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Sarasota, Fla. — Jordan Zimmermann, who will start for the Tigers on Monday in Lakeland, hasn’t gone past the third inning yet this spring.

He only lasted 2/3 of an inning — 40 pitches — in his previous start and then threw 15 more in the bullpen after he was pulled.

Given his neck and shoulder issues last season, the Tigers intended to bring him slowly through the spring — though perhaps not quite this slowly.

After Monday, he has only one more start scheduled this spring.

“We’re not worried about it at this point,” manager Brad Ausmus said.

The number of innings pitched, getting up and down six to seven times a game, is as important as getting the pitch count over 90 — which is typically the minimum build-up for starting pitchers.

“He’s going to throw on the back fields (in a minor-league game) for his next start so we can control his up-and-downs,” Ausmus said.

If he’s ready, Zimmermann likely will pitch in either the second or third game of the regular season in Chicago. Zimmermann plans to be ready.

“I feel strong; I’m healthy,” Zimmermann said. “That’s really all I care about right now. I will be ready to go.”

Like last year, Zimmermann has spent a lot of time on the trainer’s table this spring. Unlike last year, though, the time is spent productively.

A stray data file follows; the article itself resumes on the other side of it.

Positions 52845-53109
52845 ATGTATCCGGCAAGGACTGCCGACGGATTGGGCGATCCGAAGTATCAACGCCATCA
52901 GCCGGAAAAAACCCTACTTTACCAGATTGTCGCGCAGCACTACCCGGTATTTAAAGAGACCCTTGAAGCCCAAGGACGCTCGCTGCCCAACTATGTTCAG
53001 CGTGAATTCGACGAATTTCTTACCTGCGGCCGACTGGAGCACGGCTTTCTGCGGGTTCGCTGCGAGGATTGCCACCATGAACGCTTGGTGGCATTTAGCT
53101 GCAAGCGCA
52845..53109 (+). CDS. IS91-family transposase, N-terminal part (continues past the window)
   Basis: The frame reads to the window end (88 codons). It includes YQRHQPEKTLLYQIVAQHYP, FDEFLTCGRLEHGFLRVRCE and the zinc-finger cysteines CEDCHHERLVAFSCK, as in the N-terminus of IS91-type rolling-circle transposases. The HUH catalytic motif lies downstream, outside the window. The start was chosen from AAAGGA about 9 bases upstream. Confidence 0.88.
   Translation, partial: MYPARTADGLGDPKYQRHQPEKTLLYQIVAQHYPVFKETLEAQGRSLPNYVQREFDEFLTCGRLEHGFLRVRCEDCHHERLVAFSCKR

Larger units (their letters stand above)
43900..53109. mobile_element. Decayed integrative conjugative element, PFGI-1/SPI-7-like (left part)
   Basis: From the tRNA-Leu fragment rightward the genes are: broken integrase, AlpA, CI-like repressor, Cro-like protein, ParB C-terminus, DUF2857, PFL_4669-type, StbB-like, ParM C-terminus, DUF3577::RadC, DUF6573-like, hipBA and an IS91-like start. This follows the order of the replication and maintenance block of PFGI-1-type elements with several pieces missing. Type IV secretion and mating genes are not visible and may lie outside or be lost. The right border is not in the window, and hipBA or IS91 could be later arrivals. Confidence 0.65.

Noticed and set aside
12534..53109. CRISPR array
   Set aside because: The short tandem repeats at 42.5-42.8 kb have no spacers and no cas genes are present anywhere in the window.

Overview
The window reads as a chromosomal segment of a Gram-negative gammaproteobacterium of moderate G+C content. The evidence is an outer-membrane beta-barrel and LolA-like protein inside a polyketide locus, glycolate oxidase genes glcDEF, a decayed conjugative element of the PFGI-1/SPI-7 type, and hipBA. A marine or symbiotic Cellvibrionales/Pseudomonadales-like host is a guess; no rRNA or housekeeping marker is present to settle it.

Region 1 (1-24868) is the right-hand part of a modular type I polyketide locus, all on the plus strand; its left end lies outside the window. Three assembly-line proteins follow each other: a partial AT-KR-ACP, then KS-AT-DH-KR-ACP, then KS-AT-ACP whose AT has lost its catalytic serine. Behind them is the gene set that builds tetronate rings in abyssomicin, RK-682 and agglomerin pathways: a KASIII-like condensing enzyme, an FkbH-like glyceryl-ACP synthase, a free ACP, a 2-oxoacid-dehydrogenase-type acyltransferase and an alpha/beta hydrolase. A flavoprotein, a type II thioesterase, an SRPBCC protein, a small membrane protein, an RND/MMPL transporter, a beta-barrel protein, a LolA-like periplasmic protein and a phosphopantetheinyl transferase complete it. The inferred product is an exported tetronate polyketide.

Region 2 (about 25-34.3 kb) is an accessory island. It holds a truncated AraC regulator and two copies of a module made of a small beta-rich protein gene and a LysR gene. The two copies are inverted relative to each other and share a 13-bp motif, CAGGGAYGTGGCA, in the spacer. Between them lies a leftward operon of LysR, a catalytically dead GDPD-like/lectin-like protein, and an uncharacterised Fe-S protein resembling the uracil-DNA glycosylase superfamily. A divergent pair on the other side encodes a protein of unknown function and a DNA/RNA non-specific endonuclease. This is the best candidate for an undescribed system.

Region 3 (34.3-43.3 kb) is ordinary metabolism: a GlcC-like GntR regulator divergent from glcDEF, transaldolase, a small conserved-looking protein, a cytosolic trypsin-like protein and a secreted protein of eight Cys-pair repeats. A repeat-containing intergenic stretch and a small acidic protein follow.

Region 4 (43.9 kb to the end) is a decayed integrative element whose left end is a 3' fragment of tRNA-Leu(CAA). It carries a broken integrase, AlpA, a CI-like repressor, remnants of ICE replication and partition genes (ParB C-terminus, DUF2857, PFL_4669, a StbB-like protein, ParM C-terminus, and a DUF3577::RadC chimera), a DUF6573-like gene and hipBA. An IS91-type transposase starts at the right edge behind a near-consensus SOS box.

“I may be on the table a little bit more, but it’s more stretching and doing different exercises — not trying to figure out what the problem is,” he said. “It’s a lot more stretching and a lot less massaging.”

The precise cause of his neck and shoulder pain last year took a long time to reveal itself. Thus, some of the treatment he took early in the process ended up exacerbating the problem.

“Last year we were doing massage every day — doing a bunch of stuff that basically was hurting it more than it was helping,” Zimmermann said. “You just want to leave that area alone and we were massaging it and beating on it every day and basically making it more tight.

“We were doing all the wrong things. Now we are leaving that area alone and working on other stuff and it seems to feel good. Now I just need to get through the first inning.”

Whether it’s a major concern or not, Zimmermann can allay some organizational stress by getting into or through the fifth inning Monday.

chris.mccosky@detroitnews.com

twitter.com/cmccosky

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